level headed and get us to do the next right thing. We trust him in all situations,” Acuil said. TCU has a record of 14-4 and currently sits fifth in the Big 12 standings. The Horned Frogs are coming off of a 7569 loss to the Red Raiders on Wednesday, however, and the Bears are focused on getting another win. “It’s the next game up; that’s the most important thing on our minds right now … TCU is a great team. They have been playing a lot better. It’s always hard playing on the road in the Big 12,” Motley said. Saturday will mark the first time Baylor will face former TCU graduate and new head coach of the Frogs, Jamie Dixon. Dixon previously served 13 seasons as the head coach for Pitt and earned 11 NCAA Tournament berths with the Panthers. Dixon has had a good season with the Frogs so far as they have only fallen to the likes of Texas Tech, West Virginia, Kansas and SMU. “They got a good combination of experience and some new talent, really played well. Coach Dickson is a tremendous coach, so he is always going to give them a chance to be successful,” said Baylor head coach Scott Drew. The Bears won both of last year’s matchups against TCU by a combined 43 points, but, Drew knows that every road game in the Big 12 can be tricky. “Texas schools are always going to have that built-in rivalry. You always have fans from both schools there, and I know those games mean a lot to the fans,” Drew said. The Bears hope to win their 18th straight game this season as they take on the TCU Horned Frogs at 7 p.m. Saturday in Fort Worth.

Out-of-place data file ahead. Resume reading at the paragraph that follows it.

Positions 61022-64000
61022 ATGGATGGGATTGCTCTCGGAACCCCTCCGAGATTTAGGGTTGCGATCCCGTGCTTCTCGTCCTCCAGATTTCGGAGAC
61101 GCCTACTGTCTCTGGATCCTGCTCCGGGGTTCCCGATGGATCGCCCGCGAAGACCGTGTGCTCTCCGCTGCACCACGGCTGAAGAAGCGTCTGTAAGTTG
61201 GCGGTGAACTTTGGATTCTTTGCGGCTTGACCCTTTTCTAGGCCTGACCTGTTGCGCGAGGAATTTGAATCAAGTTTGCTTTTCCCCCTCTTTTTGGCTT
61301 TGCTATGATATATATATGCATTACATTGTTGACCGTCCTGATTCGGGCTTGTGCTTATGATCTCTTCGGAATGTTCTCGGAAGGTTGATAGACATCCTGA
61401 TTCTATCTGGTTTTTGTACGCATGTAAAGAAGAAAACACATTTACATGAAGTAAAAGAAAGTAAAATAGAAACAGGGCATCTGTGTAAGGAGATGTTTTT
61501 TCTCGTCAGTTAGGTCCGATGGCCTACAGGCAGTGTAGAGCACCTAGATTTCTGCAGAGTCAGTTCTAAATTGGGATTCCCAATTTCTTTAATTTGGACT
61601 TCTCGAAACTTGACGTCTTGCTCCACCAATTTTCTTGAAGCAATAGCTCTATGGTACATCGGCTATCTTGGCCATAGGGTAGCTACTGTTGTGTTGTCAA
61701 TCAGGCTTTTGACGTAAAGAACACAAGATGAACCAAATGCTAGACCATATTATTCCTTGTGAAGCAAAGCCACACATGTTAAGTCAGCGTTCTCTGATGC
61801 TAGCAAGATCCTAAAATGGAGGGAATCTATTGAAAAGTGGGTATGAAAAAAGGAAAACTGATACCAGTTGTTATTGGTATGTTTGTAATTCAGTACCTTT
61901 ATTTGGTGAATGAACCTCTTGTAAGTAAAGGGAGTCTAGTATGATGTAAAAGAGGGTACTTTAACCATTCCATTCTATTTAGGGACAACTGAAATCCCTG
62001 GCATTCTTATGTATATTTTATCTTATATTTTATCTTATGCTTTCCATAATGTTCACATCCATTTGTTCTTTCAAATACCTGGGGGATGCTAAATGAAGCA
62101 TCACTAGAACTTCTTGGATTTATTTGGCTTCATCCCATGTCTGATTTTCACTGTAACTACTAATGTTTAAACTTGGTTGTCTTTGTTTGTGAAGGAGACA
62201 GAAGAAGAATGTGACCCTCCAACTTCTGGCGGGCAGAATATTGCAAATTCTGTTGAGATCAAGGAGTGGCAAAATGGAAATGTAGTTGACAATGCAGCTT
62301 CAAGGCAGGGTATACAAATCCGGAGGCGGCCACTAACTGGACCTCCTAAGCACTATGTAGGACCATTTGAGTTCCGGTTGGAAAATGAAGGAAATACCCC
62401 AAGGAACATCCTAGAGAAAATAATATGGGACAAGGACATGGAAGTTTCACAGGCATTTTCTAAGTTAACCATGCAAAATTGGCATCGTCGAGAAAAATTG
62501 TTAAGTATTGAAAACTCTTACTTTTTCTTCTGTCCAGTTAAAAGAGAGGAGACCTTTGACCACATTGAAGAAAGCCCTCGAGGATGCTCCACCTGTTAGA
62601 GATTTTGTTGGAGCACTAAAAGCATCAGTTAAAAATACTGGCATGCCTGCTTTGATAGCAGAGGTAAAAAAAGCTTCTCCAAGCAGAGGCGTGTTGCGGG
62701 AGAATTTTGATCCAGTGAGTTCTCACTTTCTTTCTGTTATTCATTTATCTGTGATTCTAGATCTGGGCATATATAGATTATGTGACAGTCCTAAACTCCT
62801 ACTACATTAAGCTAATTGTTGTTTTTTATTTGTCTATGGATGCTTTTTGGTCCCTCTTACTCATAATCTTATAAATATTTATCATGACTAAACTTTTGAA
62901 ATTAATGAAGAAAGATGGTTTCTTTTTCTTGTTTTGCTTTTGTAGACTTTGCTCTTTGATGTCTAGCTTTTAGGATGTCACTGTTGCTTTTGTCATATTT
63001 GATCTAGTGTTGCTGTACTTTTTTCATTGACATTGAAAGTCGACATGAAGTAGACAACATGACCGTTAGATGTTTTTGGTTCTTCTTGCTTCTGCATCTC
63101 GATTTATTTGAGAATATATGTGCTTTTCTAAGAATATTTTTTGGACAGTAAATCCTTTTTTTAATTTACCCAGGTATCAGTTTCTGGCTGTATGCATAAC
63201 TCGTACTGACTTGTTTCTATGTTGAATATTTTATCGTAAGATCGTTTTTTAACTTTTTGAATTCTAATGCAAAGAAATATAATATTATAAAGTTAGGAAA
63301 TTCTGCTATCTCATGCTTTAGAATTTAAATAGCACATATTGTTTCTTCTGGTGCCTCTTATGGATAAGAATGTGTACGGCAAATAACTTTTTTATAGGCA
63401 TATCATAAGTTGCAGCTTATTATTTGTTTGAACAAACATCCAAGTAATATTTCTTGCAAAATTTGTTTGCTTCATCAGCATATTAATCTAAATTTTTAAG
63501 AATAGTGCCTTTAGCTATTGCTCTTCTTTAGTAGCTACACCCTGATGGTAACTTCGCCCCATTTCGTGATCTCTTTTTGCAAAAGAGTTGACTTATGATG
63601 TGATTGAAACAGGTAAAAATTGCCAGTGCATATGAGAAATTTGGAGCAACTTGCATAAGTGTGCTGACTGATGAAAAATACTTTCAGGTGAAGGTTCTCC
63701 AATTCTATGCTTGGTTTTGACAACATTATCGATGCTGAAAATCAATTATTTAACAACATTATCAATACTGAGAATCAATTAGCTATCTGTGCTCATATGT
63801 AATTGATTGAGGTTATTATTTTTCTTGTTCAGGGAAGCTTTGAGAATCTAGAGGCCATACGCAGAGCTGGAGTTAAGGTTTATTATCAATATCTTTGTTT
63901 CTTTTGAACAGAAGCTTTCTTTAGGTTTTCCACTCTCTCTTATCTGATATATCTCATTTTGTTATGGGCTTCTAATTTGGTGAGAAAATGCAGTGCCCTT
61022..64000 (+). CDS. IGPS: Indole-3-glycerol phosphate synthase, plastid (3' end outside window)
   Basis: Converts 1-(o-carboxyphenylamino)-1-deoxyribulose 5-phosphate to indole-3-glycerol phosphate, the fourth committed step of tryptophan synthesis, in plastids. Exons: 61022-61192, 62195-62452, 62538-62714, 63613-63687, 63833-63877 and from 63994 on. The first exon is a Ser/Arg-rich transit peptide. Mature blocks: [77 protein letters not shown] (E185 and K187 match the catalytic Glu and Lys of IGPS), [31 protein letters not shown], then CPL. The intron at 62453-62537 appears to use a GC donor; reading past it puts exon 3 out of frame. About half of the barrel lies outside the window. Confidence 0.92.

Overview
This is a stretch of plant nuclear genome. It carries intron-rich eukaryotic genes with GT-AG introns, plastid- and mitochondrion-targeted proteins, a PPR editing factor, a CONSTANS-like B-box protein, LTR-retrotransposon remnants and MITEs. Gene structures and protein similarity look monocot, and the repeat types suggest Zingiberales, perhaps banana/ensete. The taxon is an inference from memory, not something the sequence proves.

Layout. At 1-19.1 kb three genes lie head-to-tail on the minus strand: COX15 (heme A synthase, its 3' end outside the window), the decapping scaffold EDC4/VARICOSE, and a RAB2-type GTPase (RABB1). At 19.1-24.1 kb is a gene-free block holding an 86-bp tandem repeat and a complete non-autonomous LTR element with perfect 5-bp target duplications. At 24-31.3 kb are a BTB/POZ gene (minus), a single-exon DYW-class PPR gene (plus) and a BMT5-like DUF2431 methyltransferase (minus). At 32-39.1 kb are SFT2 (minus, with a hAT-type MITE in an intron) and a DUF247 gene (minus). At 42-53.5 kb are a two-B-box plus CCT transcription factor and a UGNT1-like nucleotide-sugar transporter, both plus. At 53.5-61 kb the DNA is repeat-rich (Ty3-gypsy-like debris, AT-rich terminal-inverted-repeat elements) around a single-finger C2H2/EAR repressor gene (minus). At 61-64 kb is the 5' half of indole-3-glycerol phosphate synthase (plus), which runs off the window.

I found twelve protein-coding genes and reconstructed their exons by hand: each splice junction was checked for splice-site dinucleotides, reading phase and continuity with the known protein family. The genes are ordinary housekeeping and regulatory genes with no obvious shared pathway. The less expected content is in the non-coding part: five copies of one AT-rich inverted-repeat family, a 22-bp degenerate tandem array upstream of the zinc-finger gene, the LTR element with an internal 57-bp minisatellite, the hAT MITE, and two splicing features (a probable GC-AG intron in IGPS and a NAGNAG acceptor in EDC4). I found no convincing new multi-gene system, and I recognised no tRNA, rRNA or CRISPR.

“They just kept coming, kept coming. We were down two; they were pressing. We were down almost 30, and they were still pressing. They were just relentless,” said junior forward Terry Maston after the loss. The loss was not only the first of its kind for the Baylor team, but also the first loss for the Baylor fan base who had been packing into the Ferrell Center for almost every home game up to this point. The Bears tried to erase the memories of West Virginia with bounce-back wins against Kansas State and Texas this past week. “Obviously we got smacked at West Virginia. Great team

and a tough place to play, but then again, the day after is all business. It is all about the next game, and we are 0-0. We knew it was going to be a tough game here against Kansas State, so we came ready,” said junior guard Manu Lecomte. Even with just one loss on their impressive resume, a question remains-will the casual Baylor fan continue to show up to home games? This might sound preposterous, but if the past is any indicator, we have seen this movie before. When Baylor teams struggle, fans stay home. Look at the football team this past season. The once-sold out McLane Stadium seemed asleep at times during the

Bears’ six-game losing streak. The Ferrell Center has proven to be even more unforgiving as only recently has the golden dome seemed to fill up to its capacity. If more losses are on the horizon, and the Big 12 schedule could provide some, will the home court advantage dwindle as it has in the past? With plenty of other commitments filling students calendars, will they simply choose to stay home? “Yeah, I’d say if we started losing more and more games and kind of fell off towards the end of the season, you could see a poor showing at home games,” said Danville, Calif., junior Thomas Bugbee.

Conventional wisdom would argue that the Ferrell Center will stay filled. This Baylor team is better than past teams, and fans seem to be behind this group of players more than ever. With that being said, if the losses do start to add up, do not be surprised if the attendance starts to subtract. When asked if he thinks his fellow students would choose to not go to basketball games if Baylor starts to lose, Bugbee said, “Probably … Especially since most people aren’t huge college basketball fans when it’s not March Madness.” The Bears will take on TCU at 8 p.m. Saturday in Fort Worth.